Remember, remember the Fifth of November The Gunpowder Treason and plot, I see no reason why Gunpowder Treason Should
Sussex By The Sea
Now is the time for marching Now let your hearts be gay Hark to the merry bugles Sounding along our way
The 1847 Lewes Bonfire Riot - Lewes Bonfire Night Celebrations
November 5, 2012 at 11:59 am by v
The eight unfortunate Bonfire Boys who were arrested after the Lewes Bonfire Riots of 1847 must have been quaking in their boots when they realised who was to judge their subsequent trial at Horsham Assizes: Lord Chief Justice Thomas Denman, the second-most-powerful lawyer in the land. And it was their misfortune that Denman was a Liberal Peer, as the trial had strong political connotations.
There had been bonfire celebrations in Lewes since the 17th century, and Sussex’s county town had seen unruly citizens building bonfires and throwing squibs around for many decades, but events came to a head in the mid 1840s, when attitudes towards the annual saturnalia split Lewes’ ruling class right down the middle.
Lewes was a town coming to terms with a number of recent socio-economic changes; as well as fulfilling its traditional role as a thriving market town, it was by then also a hub of light industry, home to four foundries, four breweries, a large print works and a ship-building works; its population had doubled to around 9,000 since the turn of the century.
These inhabitants were represented in Parliament by two political parties, which had opposing views on the traditional November celebrations. The Liberals, puritanical in their outlook, viewed the celebrations to be a dangerous threat to public law and order. The Tories were more libertarian in their outlook, seeing the festivities to be little more than a patriotic spirited group letting off of steam. Since the 1830s, Bonfire Boys had taken to rolling tar barrels down the High Street, ‘blacked up’ to avoid recognition by the four-strong local constabulary, who could do little to stop them from their annual revelries, though some arrests were usually made.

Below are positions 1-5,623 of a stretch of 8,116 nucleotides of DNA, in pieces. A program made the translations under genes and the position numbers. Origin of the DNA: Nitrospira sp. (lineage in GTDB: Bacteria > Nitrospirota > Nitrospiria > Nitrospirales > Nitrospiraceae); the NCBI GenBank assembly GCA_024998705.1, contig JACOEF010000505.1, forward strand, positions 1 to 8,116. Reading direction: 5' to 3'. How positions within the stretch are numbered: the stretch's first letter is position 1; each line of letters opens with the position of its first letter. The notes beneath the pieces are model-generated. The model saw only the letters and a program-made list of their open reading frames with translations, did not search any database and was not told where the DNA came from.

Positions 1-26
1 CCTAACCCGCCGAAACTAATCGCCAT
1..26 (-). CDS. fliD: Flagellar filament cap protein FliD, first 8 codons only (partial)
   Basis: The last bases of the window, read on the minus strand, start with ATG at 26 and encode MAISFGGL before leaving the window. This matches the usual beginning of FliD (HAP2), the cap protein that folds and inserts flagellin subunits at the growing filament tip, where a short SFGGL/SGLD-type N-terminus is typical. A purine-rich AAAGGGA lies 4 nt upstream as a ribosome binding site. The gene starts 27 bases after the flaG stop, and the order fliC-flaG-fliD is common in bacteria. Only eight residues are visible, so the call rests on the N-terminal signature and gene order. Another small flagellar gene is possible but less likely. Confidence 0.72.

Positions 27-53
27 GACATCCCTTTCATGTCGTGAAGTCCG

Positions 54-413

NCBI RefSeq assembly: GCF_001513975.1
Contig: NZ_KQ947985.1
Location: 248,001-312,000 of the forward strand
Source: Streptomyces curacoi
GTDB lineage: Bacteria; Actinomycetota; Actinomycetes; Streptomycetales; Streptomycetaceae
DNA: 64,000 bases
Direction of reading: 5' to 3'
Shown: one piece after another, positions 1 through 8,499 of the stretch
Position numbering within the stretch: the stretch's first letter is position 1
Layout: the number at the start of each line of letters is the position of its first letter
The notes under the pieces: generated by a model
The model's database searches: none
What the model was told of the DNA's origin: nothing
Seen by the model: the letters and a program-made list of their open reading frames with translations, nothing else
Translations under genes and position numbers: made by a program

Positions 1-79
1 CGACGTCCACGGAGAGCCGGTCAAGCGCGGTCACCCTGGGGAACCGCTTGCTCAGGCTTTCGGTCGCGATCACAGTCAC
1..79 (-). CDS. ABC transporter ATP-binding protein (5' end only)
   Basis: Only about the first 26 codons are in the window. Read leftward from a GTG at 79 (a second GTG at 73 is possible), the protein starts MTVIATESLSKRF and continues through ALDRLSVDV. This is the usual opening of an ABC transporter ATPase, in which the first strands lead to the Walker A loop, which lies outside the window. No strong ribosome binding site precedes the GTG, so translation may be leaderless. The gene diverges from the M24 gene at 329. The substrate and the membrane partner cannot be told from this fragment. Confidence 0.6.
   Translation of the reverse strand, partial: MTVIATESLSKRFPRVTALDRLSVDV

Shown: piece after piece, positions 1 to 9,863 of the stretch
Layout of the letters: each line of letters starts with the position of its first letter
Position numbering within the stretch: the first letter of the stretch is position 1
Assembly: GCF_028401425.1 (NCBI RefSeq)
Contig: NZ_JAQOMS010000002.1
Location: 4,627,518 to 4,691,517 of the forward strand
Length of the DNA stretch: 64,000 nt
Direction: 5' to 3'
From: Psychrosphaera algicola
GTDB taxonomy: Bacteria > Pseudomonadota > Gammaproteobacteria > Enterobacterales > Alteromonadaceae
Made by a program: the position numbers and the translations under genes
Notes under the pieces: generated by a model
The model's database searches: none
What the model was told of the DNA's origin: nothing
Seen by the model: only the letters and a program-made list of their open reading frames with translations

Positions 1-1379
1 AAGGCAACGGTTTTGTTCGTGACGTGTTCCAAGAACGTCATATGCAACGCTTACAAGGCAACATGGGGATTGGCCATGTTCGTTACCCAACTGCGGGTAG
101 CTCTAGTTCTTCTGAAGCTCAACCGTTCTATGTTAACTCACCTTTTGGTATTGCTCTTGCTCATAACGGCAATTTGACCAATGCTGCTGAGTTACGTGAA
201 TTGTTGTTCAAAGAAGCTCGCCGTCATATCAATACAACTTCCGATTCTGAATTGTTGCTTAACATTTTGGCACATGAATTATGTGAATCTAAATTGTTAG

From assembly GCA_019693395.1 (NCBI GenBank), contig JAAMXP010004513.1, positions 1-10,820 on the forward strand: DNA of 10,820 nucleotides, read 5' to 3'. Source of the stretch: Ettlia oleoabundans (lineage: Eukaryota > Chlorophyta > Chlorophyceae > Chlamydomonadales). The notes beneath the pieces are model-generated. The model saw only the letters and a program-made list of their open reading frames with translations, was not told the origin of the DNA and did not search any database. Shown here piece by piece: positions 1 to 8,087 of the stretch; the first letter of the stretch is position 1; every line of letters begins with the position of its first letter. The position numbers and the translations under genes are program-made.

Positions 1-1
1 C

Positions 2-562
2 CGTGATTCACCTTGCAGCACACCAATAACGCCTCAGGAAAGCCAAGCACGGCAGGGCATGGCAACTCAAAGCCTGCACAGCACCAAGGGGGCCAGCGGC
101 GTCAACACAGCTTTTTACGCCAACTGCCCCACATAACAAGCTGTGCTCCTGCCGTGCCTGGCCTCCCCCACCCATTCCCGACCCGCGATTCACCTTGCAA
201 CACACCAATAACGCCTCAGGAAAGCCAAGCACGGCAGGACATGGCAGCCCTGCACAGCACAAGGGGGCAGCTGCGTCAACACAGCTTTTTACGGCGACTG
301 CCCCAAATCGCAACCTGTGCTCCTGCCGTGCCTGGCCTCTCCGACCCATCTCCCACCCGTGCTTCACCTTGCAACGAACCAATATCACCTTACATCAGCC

On the Fifth in 1846 a mob built a bonfire from three such barrels at the entrance to the house of a Liberal magistrate, the 70-year-old Sir Henry Blackman, a well-known opponent of the lawlessness of the occasion, and thus a targeted ‘enemy of Bonfire’. Blackman attempted to arrest one of the ringleaders of the group, and was bludgeoned to the ground, his senseless body dragged back into his house by friends.
Lewes’ two newspapers, each representing a political party, both condemned the Bonfire Boys’ actions, but their subsequent editorials proposed markedly differing courses of action. WE Baxter, the Tory supporting editor of the Sussex Agricultural Express, suggested that the bonfire celebrations should be moved out of the centre of town; George Bacon, Liberal-leaning publisher of the Sussex Advertiser, proposed an outright ban on the celebrations, which he dubbed ‘riotous and brutalising orgies celebrated by a class of men taken from amongst the lowest ranks of society’.
This view was backed by a pamphleteer, calling himself ‘An Old Inhabitant’ (widely believed to be schoolteacher William Lower) who wanted action to be taken to rid ‘the town of Lewes of this abominable and disgraceful nuisance’. In September 1847, a group of 32 leading citizens of Lewes, most of them Whigs (after that year’s election, the ruling party) signed a petition to the Lewes Bench of Magistrates, calling on them to adopt measures to suppress that year’s celebrations.
They agreed, and recruited a formidable force to enforce a ban on the festivities, with the help of the Secretary of State. The whole of the Sussex Constabulary was drafted into Lewes for the night, as well as a body of 80 policemen from London, and 170 local tradesmen and gentry were sworn in as special constables (though 108 eventually managed to evade this duty). It was also arranged for two troops of Lancers to be stationed at Ashcombe, a mile away, in case they were needed.